Killing Marketing – Joe Pulizzi & Robert Rose

“Killing Marketing: How Innovative Businesses Are Turning Marketing Cost Into Profit” by Joe Pulizzi and Robert Rose is nothing new to avid fans of the duo. From their work at Content Marketing Institute to their excellent podcast, “This Old Marketing,” their message has not changed since 2007; content marketing can be used by ANY business as a way to build a loyal audience, develop sure-fire products and services, and even drive revenue.

This book is not so much about killing marketing as a practice, but killing the ways we practice it. It’s about developing value outside of products and services, to work hard on creating meaningful and compelling content. Killing Marketing is about adapting business communications to an increasingly chaotic digital world.

“Traditional advertising, digital marketing, social media – all of this is changing,” says Pulizzi – “This points to a commercial landscape where brands go directly to consumers, rather than relying on the gatekeepers of traditional media to get there.”

“With the disruption of the Internet and digital content, access to audiences has been democratized. All that remains is a race for competency and talent.” – JOE PULIZZI

I’ve written about the Myth of the Democratization of Advertising before – with major platforms like Google and Facebook raking in top dollars to place advertisements, boost company posts, build search juju – the reality is digital marketers and advertisers are serfs renting land from only two major digital landlords.

The practices laid out in Killing Marketing represent some of the best ways to avoid enslavement on digital attention plantations like FB and Google.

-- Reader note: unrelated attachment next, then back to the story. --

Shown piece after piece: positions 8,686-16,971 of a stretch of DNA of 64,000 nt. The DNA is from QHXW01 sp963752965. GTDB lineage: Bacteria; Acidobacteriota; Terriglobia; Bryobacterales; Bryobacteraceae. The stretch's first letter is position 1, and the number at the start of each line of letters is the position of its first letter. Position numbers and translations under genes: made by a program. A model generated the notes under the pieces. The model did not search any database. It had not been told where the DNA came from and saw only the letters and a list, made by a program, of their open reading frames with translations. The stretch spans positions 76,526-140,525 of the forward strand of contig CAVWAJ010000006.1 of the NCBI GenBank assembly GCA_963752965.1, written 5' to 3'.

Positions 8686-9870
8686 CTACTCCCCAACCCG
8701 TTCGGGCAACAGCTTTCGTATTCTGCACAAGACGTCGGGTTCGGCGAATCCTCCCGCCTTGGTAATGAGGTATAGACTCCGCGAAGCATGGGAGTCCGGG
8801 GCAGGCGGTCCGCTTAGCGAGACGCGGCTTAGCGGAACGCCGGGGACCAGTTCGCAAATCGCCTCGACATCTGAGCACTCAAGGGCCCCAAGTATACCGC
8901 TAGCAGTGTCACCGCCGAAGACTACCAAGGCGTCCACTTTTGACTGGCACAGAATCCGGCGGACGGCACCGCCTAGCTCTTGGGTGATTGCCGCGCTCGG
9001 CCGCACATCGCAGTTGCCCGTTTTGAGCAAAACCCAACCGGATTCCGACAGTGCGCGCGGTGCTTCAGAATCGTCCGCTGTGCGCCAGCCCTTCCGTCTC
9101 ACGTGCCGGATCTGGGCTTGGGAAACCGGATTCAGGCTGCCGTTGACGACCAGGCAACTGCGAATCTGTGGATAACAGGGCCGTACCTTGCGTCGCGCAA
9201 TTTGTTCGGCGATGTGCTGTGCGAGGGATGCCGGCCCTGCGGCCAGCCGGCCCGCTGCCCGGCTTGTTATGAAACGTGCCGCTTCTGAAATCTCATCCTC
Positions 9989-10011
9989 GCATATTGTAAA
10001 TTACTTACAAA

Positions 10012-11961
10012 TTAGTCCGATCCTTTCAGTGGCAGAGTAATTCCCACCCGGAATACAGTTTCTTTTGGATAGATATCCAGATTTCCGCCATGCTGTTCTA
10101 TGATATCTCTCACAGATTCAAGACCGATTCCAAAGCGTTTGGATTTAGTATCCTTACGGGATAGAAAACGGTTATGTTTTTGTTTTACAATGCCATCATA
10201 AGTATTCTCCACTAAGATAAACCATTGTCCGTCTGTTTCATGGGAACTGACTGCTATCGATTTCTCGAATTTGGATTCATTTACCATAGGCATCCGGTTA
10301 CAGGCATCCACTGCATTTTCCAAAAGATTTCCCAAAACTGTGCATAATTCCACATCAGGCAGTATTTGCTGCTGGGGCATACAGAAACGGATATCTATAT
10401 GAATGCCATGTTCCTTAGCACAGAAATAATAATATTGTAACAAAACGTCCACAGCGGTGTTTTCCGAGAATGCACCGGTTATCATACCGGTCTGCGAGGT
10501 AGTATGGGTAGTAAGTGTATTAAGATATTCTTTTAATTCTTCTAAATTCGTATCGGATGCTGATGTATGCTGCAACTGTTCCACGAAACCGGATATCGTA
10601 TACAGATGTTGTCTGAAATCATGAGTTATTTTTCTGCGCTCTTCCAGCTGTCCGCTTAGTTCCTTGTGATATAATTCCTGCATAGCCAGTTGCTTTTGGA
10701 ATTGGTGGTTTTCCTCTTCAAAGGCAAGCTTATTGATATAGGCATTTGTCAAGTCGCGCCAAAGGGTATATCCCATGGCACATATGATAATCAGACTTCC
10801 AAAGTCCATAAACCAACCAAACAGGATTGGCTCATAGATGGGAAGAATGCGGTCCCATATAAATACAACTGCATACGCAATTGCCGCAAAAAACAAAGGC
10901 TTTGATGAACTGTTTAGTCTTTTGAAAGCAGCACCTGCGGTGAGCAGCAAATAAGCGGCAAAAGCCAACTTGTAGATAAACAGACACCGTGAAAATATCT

The authors are sure to repeat their oft repeated phrase – Content Marketing is not a replacement for advertising. High-qulaity content marketing efforts can be used to; focus advertising dollars, create/derive meaning and value with and from audiences, develop new products or services people actually want, and differentiate from competitors to cut through the digital morass.

Robert Rose has a few particularly poignant moments in the book, but one stood out to me –“The fear of moving slowly is causing marketers to do foolish things and to develop more ads across more social channels and conduct smaller experiments with digital content rather than trying to optimize a set of well-defined media experiences.” 

Rose, very plainly, outlines the necessity for change by expressing the frustrations that modern marketers are experiencing across the spectrum of business. He also manages to blend in his concept of brands creating “experiences” – his book on this topic with Carla Johnson is GREAT – and how this line of thinking can get businesses to perceive their content marketing efforts in a productive light.

One common complaint from CEOs about implementing a content marketing initiative in a business is “Wait – don’t we already make a TON of content?” The answer given in the book does not mince words –

“We do already do marketing, but, in reality, we haven’t been trying THAT HARD. We haven’t truly invested in creating great content – because we’ve been so wrapped up in creating content that describes the value of our product – rather than how we can create value for customers OUTSIDE of our products and services.  

With real case studies to learn from, templates and tips on how to implement content marketing in ANY business, and deep, timely insights from two of the best minds in marketing today, Killing Marketing is essential reading for marketers.

GET THE BOOK –> Killing Marketing: How Innovative Businesses Are Turning Marketing Cost Into Profit

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